A paper by Albert Ruesga and Deborah Puntenney discussing eight different (and overlapping) traditions of social justice on which philanthropic practitioners base their practice.
In early 2010, the Working Group on Philanthropy for Social Justice and Peace took an unapologetically normative approach to the question, "What is good social justice philanthropy?" Here we Take a stab at describing the values and practices we believe are imperative for social justice grantmaking. Our aim was not to cut off debate but to encourage it, to create a space in which our differences can be aired and we can all find ways to improve our work. In retrospect, we will be developing a description both of the aspirational values and practices underpinning social justice philanthropy - and what we believe are the non-negotiables.
Take a look. What do you think?
Please find a link here to our March 2013 PSJP Newsletter. Enjoy!
Grantmakers for Southern Progress (GSP) has just released "As the South Goes: Philanthropy and Social Justice in the US South" – a research project on the landscape of social justice philanthropy in the US South. The study involved interviews with over 75 national, regional, and local funders (some who self-identify as social justice funders, some who do not), and it offers critical reflection on how to advance stronger communication and collaboration among funders within the South and between Southern and national funders in support of social justice work.
The study reveals fascinating challenges regarding how national and Southern funders talk about the work of social justice. (See the short companion report -- Words Matter: Language and Social Justice Funding in the US South.) It also explores the knotty issue that despite real common ground on interests, sometimes narrow views of what makes for social justice strategies can get in the way of collaboration. In addition, the study provides an analysis of why some funders prioritize investment in the South and why others do not. Key takeaways are:
We have witnessed better results when a social justice and peace lens and approach is used by philanthropy. It enables a focus on root causes and mechanisms that perpetuate injustice as opposed to just alleviating the effects of unjust treatment. However, there remain many questions to be answered about the practice of philanthropy for social justice and peace (PSJP). What is it? How is it done? What difference does it make?…The answers are there. There are great examples across the globe of effective social justice grantmaking, of why this approach is necessary and the change that it brings about. In an attempt to learn more about PSJP so that we can improve our own grantmaking practices and to help change the discourse and direction of mainstream organised philanthropy to one that puts social justice and peace at its core, we will bring you stories that define PSJP and all its elements.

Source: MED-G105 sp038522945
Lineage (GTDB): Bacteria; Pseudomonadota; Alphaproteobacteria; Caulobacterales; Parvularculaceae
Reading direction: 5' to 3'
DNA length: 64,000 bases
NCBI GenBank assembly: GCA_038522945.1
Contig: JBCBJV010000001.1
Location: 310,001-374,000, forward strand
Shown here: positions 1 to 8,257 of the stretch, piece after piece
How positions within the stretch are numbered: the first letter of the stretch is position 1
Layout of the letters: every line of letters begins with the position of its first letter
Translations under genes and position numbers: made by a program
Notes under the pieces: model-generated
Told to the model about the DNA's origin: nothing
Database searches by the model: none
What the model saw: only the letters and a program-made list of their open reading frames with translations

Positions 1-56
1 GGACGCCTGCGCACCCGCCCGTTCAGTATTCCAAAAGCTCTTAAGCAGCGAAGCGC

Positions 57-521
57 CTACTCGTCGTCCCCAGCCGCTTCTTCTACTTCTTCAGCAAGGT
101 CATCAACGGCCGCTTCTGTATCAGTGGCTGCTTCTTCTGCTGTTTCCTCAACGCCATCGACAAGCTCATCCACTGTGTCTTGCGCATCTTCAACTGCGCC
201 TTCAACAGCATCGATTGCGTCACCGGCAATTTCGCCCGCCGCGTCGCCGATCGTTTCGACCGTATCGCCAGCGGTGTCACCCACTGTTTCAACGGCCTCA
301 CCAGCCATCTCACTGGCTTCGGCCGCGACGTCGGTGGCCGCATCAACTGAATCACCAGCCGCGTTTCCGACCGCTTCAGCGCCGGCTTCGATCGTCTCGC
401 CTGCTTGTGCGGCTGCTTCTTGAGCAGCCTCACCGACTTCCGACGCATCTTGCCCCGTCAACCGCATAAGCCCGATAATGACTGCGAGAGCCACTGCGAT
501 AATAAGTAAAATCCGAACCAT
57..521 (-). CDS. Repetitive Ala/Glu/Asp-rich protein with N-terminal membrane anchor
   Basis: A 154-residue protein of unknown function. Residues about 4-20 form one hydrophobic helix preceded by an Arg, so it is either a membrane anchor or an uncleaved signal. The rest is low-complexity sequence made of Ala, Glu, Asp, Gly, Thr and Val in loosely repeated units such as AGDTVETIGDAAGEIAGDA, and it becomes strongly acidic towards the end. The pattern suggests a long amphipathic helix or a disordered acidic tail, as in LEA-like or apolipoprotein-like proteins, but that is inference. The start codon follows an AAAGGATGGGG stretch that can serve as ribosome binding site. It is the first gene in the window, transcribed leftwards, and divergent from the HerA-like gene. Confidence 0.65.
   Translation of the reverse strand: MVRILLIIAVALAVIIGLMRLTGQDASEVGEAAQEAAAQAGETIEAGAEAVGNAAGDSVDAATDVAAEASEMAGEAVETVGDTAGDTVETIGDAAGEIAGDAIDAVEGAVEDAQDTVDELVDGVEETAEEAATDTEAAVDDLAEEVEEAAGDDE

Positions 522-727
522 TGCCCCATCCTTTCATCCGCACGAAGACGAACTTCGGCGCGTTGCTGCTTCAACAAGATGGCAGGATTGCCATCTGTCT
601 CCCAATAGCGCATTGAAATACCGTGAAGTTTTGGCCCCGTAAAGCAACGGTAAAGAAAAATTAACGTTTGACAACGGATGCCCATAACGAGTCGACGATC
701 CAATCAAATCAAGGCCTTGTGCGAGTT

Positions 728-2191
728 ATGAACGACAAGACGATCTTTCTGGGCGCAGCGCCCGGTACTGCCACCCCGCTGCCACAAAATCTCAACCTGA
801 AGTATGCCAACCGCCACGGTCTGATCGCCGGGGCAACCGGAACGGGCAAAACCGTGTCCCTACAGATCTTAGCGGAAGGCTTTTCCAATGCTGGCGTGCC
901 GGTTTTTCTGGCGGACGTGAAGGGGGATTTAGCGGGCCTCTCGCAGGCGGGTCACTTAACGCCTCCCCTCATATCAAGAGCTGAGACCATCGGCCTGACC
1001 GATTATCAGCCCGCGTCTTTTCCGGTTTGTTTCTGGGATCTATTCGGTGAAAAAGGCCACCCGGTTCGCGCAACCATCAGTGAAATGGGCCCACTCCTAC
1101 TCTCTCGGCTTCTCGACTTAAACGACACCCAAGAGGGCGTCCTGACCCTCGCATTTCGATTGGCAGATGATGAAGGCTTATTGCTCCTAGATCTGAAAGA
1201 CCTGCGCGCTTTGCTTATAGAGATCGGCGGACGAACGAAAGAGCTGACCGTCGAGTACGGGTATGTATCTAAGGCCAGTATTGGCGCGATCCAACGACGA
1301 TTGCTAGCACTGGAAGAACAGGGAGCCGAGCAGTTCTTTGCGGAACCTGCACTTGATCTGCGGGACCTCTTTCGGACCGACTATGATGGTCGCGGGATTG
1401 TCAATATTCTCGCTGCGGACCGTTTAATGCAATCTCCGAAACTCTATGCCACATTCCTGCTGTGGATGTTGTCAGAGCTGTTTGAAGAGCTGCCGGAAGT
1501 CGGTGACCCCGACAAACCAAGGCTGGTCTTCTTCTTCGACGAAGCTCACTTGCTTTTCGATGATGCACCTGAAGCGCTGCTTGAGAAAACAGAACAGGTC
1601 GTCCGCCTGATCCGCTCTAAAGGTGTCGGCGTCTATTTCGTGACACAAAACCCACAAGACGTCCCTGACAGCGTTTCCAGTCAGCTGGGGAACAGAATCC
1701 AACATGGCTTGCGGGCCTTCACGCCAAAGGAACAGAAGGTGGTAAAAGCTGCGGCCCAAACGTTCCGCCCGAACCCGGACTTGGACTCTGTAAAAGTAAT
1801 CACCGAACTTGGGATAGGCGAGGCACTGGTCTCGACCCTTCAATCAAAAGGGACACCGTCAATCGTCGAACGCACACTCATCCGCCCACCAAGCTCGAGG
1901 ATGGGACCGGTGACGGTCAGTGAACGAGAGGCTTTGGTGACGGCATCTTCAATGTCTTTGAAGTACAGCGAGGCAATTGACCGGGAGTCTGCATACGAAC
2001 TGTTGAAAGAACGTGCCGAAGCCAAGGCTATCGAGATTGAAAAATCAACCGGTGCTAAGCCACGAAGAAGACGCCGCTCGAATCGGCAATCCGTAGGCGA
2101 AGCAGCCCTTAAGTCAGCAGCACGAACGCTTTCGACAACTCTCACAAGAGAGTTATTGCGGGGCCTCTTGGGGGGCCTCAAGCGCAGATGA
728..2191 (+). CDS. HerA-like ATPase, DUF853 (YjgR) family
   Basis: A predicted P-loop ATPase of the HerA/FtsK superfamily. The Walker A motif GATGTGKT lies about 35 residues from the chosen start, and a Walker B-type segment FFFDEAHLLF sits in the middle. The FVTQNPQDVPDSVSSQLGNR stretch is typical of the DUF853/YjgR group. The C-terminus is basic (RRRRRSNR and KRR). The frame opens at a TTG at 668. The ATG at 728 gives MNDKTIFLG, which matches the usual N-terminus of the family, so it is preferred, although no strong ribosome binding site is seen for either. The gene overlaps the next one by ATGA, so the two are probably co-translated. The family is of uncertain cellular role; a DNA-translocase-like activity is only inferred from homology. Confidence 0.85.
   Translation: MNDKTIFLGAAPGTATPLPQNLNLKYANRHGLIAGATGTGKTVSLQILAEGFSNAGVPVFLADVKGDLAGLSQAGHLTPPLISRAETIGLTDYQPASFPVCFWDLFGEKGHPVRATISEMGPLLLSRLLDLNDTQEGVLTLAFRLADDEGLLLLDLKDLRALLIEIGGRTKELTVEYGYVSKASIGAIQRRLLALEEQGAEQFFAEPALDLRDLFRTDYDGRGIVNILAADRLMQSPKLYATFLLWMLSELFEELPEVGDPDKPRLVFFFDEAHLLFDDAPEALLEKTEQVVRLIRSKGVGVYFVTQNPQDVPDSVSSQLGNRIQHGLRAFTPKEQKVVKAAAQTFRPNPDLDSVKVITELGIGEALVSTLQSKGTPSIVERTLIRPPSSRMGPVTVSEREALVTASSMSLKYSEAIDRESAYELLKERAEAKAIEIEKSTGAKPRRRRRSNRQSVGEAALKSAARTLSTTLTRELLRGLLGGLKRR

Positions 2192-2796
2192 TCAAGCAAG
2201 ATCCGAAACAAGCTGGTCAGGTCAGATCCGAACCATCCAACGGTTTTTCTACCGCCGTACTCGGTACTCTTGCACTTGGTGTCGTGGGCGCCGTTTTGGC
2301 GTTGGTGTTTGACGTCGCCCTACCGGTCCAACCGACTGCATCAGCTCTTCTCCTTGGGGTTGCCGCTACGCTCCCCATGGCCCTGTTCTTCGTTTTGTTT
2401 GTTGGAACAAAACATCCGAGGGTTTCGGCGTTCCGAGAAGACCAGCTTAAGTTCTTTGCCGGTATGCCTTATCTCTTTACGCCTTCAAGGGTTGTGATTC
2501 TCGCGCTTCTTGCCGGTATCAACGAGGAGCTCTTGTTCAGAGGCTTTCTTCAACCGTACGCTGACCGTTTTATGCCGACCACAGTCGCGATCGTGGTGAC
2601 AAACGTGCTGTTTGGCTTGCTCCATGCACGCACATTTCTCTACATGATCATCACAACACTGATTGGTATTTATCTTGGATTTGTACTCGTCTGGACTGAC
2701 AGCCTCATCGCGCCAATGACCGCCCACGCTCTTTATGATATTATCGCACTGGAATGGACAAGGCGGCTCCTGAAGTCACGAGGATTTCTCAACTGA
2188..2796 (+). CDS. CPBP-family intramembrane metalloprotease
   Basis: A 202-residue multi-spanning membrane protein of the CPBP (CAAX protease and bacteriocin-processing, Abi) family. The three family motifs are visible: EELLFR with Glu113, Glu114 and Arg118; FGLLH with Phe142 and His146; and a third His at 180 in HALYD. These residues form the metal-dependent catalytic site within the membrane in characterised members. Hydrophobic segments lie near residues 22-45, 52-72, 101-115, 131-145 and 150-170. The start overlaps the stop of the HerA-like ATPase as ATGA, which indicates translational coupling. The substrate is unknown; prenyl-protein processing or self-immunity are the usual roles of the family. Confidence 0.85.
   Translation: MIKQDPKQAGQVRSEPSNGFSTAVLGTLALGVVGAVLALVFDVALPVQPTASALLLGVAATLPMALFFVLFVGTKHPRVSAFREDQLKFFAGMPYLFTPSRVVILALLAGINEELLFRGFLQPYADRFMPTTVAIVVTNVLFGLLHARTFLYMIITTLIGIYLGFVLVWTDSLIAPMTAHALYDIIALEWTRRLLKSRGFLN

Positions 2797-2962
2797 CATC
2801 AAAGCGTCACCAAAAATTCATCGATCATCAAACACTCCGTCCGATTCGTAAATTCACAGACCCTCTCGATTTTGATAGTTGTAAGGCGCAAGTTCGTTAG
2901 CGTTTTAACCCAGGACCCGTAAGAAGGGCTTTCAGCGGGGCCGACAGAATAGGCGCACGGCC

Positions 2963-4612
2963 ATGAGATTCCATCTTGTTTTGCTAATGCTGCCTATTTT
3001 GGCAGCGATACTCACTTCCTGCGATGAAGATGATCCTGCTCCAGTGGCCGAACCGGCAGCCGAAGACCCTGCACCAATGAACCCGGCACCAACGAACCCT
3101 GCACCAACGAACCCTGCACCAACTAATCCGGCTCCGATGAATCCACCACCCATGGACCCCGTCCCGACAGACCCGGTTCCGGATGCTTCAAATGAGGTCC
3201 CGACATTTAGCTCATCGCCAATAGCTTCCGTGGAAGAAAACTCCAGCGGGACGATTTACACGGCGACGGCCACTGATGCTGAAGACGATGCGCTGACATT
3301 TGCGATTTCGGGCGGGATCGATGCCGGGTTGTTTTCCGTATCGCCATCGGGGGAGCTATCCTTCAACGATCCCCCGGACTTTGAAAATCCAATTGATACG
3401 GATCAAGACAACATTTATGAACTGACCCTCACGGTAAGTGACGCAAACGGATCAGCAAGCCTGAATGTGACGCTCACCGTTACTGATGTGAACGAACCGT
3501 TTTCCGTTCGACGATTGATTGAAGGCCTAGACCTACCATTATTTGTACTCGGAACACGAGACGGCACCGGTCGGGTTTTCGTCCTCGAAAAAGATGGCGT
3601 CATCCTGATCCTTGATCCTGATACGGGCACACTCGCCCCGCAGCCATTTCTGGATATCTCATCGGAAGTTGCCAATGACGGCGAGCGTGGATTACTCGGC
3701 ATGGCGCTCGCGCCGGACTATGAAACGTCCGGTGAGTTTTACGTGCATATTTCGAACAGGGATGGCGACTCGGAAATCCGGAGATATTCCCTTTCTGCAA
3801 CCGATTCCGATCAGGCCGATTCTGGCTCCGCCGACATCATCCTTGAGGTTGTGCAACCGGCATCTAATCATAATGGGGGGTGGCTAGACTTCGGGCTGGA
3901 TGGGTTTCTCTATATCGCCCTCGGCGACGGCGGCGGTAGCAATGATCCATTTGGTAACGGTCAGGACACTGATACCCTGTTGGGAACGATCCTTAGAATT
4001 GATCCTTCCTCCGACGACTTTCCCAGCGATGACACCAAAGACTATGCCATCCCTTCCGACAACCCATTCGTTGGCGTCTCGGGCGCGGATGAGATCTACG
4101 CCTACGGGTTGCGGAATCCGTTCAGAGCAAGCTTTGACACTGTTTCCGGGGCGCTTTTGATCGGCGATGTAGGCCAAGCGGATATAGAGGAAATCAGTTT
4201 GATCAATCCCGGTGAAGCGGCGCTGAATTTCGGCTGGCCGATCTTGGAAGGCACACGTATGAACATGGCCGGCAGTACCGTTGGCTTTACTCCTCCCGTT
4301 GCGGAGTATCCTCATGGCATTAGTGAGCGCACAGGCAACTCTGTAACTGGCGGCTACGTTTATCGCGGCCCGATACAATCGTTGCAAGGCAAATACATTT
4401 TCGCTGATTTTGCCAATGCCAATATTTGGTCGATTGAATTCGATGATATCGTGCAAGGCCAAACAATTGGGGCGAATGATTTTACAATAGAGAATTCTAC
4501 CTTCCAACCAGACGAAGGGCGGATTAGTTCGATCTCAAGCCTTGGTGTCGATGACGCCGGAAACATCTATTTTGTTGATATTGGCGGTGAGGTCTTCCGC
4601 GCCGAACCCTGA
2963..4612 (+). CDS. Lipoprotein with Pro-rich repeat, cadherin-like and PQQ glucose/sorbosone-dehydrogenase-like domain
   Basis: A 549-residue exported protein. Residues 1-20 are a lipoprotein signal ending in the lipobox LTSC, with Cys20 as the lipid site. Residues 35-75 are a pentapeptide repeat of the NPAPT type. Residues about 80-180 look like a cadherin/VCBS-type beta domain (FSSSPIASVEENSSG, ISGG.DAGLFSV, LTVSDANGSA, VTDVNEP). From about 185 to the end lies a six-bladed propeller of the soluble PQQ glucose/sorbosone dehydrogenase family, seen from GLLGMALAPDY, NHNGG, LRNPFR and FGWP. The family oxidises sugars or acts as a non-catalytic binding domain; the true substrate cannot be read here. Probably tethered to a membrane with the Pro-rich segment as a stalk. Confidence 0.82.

Here is one story of a courageous foundation and its approach to a persistent and deep-rooted issue that has plagued Indian society for over 2000 years:
The Dalit Foundation, New Delhi, India
Written by Max Niedzwiecki (2009), updated by Andrew Milner (2012)
Michael Seltzer makes 'THE CASE FOR USING A SOCIAL JUSTICE LENS IN GRANTMAKING' in the first issue of the professional journal for grant mangers - GMNSight of the Grants Managers Network.
Attached are the powerpoints used by John Christensen and Niall Crowley at the EFC session the Working Group on Philanthroy for Social Justice and Peace organized to talk about movements for Economic Justice.
We thought you'd appreciate some of the content from the Risky Business session, which we helped organize for the EFC conference in Belfast in June. Here is a link to the Prezi file with the results of a survey conducted by Barry Knight and Selim Iltus looking at risk-taking by European Foundations. As well,you'll find a few documents attached - a list of resources and emergency contact information (if you find yourself wanting to discuss taking a risk), a list of top foundation excuses for when things go wrong, and a list of quotes about risk. Please let us know what you think!
New article in the Global Fund for Community Foundations newsletter by Chandrika Sahai, the Philanthropy for Social Justice and Peace Network Coordinator. You can read it here.
We are co-sponsoring a session on risk in foundations on Wednesday, 6 June, 14:30-16:30PM at the EFC Conference. Who talks about risk in your foundation, and is it ever discussed outside of the investment team? This session will discuss what risks are inherent to philanthropic work, which risks are worth the consequences of failure, and will encourage you to think about your own organisation’s appetite for risk.
This interactive session will ensure that everyone has a voice.
We hope you'll join us!